Giving the gift of time this Christmas

Giving the gift of time this Christmas

For millions of us, Christmas is now looking considerably quieter this year. 

 

The turkey for six in my freezer looks set to stay on ice – alongside my plans to see my brother and my mum. Well, in-person at any rate – they’re planning to thrash me at Pictionary on Zoom now instead!

 

But while some festive plans, like my own,  just got a whole lot smaller, for the millions of people volunteering their time in the days ahead, this holiday season will be as busy as ever.

 

Grants data from our Coronavirus Appeal captures just how busy charities have been this year, responding to the impacts of the pandemic, while trying their level best to offer the same care and compassion as they would in a steady-state.

 

To-date the Appeal has supported more than 12,500 projects by charities and groups who have created, or changed, their frontline services at a moment’s notice. They’ve responded to the unexpected in really extraordinary ways – and volunteers will have played a vital part.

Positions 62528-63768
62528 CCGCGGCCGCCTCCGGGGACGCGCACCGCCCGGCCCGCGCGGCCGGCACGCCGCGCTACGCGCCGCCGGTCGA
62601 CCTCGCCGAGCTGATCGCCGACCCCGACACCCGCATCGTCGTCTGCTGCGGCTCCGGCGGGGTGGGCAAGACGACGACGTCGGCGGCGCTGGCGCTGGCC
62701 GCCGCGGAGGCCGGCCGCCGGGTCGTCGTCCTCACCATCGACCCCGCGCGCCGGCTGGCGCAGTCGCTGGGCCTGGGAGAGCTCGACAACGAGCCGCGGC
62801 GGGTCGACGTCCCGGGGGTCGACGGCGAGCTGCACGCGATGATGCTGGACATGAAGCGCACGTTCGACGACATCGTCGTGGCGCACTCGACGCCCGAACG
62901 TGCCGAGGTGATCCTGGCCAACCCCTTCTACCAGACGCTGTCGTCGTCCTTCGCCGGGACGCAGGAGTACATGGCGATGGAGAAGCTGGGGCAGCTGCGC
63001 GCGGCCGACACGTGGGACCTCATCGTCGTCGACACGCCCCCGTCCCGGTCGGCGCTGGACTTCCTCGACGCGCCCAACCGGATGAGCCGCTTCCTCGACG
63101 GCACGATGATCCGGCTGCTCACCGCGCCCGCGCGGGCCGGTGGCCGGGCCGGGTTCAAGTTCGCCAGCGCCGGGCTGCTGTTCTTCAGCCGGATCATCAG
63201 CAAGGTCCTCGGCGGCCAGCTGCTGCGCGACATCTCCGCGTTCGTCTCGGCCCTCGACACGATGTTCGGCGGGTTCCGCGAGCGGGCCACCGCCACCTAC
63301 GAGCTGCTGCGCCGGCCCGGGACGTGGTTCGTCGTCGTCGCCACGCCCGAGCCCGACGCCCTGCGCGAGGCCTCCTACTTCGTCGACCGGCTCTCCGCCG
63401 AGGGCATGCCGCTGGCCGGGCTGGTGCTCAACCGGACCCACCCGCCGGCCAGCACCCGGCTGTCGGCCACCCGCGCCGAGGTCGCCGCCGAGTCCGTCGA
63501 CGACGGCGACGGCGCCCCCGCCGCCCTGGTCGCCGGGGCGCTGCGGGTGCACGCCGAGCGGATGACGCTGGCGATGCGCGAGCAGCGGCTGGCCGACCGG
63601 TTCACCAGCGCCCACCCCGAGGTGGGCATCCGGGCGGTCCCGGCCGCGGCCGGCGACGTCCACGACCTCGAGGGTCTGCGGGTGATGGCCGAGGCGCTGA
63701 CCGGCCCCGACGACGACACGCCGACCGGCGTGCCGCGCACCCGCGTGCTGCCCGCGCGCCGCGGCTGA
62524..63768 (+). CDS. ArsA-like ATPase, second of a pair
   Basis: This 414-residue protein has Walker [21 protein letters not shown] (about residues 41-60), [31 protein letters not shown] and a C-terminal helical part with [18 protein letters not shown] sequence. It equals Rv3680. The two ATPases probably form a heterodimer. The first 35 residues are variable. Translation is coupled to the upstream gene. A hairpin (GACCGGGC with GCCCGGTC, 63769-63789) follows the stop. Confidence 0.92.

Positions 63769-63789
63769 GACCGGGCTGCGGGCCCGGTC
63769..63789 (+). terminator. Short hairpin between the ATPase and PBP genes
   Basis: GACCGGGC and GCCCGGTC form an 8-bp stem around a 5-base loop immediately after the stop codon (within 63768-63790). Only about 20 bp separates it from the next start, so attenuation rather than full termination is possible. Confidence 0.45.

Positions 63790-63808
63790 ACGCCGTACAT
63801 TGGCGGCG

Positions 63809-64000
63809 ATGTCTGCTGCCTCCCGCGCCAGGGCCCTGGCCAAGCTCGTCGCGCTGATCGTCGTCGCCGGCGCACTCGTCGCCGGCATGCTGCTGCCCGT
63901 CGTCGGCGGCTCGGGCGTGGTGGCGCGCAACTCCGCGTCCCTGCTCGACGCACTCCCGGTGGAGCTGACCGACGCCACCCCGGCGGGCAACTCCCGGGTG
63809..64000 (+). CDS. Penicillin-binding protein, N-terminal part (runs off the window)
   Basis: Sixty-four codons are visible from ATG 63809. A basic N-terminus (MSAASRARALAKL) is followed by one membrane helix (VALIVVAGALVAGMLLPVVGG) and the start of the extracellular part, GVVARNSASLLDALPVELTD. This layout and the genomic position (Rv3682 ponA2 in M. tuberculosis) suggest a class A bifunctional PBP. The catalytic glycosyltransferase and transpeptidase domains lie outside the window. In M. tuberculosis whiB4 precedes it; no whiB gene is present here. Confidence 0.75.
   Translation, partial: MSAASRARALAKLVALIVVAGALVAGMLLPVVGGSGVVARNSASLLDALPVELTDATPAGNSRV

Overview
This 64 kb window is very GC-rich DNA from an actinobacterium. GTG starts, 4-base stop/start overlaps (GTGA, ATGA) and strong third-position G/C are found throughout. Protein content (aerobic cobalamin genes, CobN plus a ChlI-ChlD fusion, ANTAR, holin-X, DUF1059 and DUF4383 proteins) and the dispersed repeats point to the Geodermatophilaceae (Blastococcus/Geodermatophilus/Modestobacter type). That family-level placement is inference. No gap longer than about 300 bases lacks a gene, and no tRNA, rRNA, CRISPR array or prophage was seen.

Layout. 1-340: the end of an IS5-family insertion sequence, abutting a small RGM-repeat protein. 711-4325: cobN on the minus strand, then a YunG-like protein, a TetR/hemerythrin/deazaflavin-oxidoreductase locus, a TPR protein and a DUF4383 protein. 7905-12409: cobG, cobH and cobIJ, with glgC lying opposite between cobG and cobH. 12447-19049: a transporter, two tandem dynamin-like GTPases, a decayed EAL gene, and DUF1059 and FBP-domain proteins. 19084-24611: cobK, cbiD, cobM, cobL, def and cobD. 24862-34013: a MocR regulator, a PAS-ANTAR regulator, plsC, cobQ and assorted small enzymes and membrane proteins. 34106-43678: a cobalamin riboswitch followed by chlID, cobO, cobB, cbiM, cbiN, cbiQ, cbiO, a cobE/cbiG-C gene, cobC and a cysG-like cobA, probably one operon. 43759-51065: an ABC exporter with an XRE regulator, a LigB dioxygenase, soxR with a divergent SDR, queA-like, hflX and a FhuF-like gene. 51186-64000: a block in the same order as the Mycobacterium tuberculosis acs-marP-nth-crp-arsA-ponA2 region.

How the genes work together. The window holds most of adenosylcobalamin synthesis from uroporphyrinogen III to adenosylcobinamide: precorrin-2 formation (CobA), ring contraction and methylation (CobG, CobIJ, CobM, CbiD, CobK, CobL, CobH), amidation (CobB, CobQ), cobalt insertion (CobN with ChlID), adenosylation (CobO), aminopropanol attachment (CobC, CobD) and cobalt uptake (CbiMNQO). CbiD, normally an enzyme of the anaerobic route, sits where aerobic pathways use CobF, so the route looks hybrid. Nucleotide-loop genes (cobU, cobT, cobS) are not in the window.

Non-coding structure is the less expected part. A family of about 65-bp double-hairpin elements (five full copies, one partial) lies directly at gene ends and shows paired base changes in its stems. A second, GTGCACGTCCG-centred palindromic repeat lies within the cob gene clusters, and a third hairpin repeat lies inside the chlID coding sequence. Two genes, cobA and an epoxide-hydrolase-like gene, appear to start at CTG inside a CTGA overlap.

For many, this work will continue in the coming days. 

 

One in ten people plan to spend this Christmas volunteering. And young people, in particular, are keen to step up. The number of 18-24 year olds who say they’ll be volunteering their time has grown by nearly two thirds compared to Christmas last year. 

 

They’ll be making meals and creating connections for their communities. Delivering toy packages to light up little faces. Or offering support and advice, or simply a friendly voice, at the other end of a phone, as is the case with so many of our national charity partners.

 

I think it’s pretty incredible that, in spite of the cards this year has dealt, so many people, of all ages. will still be putting others’ needs before their own.

 

Tomorrow I will be (quietly) raising a glass to all of them, and to everyone who’s given the precious gift of their time this year – including to our own Coronavirus Appeal – to make the impossible possible.

 

Mhairi Sharp
CEO
National Emergencies Trust